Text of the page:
5. Business Transaction

Business transactions are interactions between Customer/Supplier/StackHolders and other parties who are involved in doing business. In this article I am not going to present anything regarding business transactions.

6. Database Transaction

In software development, when we say transaction by default we guess that it is a database transaction. In a database transaction we can say, a series of data manipulation statements (insert/update/delete) execute as a whole. All statements either successfully execute, or will fail each and every statement, so that the database is in consistent mode. Database transactions actually represent a database state change in an accurate way.

7. Local Transaction

Local Transaction

A transaction where a series of data manipulation statements execute as a whole on a single data source/database. It is actually a single phase transaction handled by a database directly. To manage local transactions, System.Transactions has a Lightweight Transaction Manager (LTM). It acts like a gateway. All transactions are started by System.Transactions are handled directly by this component. If it finds the transaction nature is distributed based on some predefined rules it has a fallback transaction to the MSDTC distributed transaction.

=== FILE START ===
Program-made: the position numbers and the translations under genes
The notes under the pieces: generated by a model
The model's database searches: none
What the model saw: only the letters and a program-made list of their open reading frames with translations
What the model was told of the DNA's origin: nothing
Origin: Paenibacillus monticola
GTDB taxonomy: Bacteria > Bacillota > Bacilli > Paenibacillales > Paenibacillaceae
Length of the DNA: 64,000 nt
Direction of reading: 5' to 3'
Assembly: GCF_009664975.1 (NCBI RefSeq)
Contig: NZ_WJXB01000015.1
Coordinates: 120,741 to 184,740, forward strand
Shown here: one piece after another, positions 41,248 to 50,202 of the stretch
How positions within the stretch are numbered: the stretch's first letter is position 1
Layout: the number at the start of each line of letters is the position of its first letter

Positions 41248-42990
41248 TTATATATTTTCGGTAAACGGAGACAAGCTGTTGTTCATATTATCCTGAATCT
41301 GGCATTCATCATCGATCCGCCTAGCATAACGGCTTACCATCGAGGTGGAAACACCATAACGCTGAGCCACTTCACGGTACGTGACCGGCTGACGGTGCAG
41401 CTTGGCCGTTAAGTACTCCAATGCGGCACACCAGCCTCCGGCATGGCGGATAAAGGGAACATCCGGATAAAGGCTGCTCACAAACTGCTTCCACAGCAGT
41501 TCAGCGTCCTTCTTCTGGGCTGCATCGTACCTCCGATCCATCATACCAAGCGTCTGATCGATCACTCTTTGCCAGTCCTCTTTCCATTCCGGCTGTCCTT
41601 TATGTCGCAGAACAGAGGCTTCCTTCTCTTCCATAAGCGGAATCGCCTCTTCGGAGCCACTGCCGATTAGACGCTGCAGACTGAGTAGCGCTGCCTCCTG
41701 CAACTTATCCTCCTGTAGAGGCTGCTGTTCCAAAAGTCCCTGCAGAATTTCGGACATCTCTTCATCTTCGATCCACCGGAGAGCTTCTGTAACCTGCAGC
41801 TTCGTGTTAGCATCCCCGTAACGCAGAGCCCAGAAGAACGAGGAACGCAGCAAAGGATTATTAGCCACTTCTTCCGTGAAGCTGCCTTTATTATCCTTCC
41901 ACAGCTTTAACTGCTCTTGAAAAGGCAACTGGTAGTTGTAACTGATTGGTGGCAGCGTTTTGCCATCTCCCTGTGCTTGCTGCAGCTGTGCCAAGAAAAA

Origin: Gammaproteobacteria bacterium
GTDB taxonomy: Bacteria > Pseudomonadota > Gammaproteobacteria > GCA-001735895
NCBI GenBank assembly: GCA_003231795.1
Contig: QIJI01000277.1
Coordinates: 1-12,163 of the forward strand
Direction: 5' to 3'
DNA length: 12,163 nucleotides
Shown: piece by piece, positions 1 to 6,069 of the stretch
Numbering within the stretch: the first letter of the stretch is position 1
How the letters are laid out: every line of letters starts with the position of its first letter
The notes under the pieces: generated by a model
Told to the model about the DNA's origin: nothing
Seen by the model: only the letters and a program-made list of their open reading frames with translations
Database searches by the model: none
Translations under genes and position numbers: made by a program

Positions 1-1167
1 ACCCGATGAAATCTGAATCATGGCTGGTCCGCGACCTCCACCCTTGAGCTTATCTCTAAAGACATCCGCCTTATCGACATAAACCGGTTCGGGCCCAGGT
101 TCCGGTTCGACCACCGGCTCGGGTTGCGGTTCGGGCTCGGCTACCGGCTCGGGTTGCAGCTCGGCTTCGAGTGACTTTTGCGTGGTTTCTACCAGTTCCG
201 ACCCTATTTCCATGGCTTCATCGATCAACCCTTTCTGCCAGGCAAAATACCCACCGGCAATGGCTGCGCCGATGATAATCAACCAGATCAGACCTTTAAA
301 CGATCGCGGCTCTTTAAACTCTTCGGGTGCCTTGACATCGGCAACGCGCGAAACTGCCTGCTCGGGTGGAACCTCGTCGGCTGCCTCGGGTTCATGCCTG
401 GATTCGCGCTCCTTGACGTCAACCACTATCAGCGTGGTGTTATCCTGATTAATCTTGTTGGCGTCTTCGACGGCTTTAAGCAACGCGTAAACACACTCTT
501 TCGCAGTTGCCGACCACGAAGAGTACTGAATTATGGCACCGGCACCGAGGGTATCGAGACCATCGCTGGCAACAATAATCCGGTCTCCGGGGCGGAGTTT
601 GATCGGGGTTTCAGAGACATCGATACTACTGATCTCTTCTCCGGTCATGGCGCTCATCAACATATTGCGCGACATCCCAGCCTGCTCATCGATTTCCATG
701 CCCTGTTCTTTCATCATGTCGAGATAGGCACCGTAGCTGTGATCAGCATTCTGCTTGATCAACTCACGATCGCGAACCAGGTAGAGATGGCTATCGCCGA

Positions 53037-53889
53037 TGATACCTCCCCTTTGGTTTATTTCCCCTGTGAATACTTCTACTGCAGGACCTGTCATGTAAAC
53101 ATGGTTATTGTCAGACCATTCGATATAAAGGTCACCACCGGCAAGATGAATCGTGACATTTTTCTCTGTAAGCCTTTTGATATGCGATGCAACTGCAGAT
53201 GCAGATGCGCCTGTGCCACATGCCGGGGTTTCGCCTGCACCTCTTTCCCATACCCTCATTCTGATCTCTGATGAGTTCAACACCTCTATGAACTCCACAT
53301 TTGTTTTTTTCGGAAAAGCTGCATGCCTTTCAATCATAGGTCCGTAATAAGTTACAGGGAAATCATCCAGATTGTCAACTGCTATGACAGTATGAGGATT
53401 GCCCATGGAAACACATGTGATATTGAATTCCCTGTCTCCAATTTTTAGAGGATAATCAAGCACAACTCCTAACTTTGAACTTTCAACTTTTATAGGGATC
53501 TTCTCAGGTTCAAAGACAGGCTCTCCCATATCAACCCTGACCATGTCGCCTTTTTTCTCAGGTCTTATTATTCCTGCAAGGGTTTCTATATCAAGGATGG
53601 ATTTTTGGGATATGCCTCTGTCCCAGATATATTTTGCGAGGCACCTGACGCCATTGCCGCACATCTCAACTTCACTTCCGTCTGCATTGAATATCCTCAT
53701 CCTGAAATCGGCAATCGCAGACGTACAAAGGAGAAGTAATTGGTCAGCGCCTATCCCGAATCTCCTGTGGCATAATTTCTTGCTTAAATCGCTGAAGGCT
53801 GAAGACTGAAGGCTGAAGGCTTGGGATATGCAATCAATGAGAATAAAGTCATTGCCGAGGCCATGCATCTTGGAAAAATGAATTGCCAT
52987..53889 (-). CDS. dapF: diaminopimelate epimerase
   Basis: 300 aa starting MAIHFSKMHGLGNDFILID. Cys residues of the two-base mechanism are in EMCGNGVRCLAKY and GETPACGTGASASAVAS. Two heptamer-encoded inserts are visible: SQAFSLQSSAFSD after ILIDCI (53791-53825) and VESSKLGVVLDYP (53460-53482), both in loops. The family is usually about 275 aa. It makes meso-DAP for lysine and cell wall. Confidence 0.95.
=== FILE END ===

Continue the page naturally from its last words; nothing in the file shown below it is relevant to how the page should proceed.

8. Distributed Transaction

Distributed Transaction

A transaction which works with multiple data sources is called a distributed transaction. If a transaction fails then the affected data sources will be rolled back. In System.Transactions, MSDTC (Microsoft Distributed Transaction Coordinator) manages distributed transactions. It implements a two phase commit protocol. A distributed transaction is much slower than a local transaction. The transaction object automatically escalates a local transaction to a distributed transaction when it understands that a distributed transaction is needed. The developer can not do anything here.